Voice of Tunisian Revolution at Stewart
The Arab Spring — a wave of popular uprisings that drove four dictators from power and shook the Arab world to its core — began in Tunisia in December 2010. Tunisia’s transition to democracy has been the most successful among all the Arab Spring countries, a fact recognized by the Nobel committee when they awarded the 2015 Nobel Peace Prize to Tunisia’s National Dialogue Quartet, a group of civil society organizations that brokered peace among the country’s factions.
When the Tunisian Arab Spring revolutionaries took to the streets, they adopted as their anthem the song Kelmti Horra (“My Word Is Free”), by Tunisian singer, songwriter and guitarist Emel Mathlouthi, earning her the nickname “the Voice of the Tunisian Revolution.” Mathlouthi will perform in concert in Talley Student Union’s Stewart Theatre on Thursday, Oct. 29, at 8 p.m.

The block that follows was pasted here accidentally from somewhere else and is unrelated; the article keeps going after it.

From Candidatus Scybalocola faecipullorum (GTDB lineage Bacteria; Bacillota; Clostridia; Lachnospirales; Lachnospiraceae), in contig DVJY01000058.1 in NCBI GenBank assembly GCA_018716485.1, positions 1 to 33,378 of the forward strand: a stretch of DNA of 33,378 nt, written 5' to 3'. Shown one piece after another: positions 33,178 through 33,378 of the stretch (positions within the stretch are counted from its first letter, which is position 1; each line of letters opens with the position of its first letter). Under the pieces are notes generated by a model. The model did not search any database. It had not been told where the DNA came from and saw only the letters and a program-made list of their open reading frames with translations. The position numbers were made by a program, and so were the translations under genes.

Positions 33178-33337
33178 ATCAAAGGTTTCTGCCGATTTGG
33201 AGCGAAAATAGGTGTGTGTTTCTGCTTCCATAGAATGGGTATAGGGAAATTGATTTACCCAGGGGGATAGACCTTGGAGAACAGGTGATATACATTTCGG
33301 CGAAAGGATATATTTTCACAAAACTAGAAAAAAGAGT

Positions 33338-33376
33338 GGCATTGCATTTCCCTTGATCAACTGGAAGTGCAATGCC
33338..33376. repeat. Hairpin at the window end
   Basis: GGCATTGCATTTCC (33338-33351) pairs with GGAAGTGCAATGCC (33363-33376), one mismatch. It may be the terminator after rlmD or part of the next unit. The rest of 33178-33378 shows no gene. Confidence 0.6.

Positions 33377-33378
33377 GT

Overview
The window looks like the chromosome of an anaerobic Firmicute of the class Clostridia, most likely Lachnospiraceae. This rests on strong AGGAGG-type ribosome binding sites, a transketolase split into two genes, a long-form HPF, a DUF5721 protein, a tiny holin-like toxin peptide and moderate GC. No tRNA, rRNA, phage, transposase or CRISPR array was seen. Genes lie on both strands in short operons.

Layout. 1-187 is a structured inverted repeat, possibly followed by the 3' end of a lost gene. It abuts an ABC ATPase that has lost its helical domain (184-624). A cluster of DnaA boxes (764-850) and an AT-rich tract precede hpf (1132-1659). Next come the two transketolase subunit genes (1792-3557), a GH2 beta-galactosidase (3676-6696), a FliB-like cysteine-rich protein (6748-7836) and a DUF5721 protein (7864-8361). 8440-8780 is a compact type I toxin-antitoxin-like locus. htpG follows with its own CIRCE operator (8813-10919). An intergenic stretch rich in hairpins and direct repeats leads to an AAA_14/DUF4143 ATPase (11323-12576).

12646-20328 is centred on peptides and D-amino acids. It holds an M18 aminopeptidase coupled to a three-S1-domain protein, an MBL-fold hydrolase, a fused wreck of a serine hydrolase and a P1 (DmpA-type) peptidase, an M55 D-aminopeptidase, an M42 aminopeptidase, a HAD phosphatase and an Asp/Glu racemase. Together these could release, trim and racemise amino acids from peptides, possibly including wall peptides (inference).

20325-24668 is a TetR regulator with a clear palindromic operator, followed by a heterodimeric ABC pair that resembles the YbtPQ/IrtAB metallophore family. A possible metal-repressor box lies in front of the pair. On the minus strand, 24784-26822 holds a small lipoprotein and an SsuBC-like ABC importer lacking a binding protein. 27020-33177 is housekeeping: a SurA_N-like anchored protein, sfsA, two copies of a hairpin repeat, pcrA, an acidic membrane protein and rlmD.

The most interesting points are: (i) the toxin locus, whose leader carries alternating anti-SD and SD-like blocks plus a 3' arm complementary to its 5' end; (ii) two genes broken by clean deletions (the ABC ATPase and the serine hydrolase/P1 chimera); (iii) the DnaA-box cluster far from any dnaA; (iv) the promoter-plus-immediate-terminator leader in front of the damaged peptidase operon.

Mathlouthi’s music springs from deep roots in Tunisian folk songs, but it’s also influenced by such Western artists as Joan Baez, Björk, Massive Attack and her collaborator Tricky. The resulting intricate sound moves between rock, trip-hop and electronica, interlaced with strong Arabic and North African connections. Mathlouthi released her debut album, also titled Kelmti Horra, in 2012.
Before the show, Philip Van Vleck will give a talk on Mathlouthi’s music in room 3285 of Talley Student Union at 7 p.m. Van Vleck teaches European history at NC State and has been a music journalist for more than 20 years.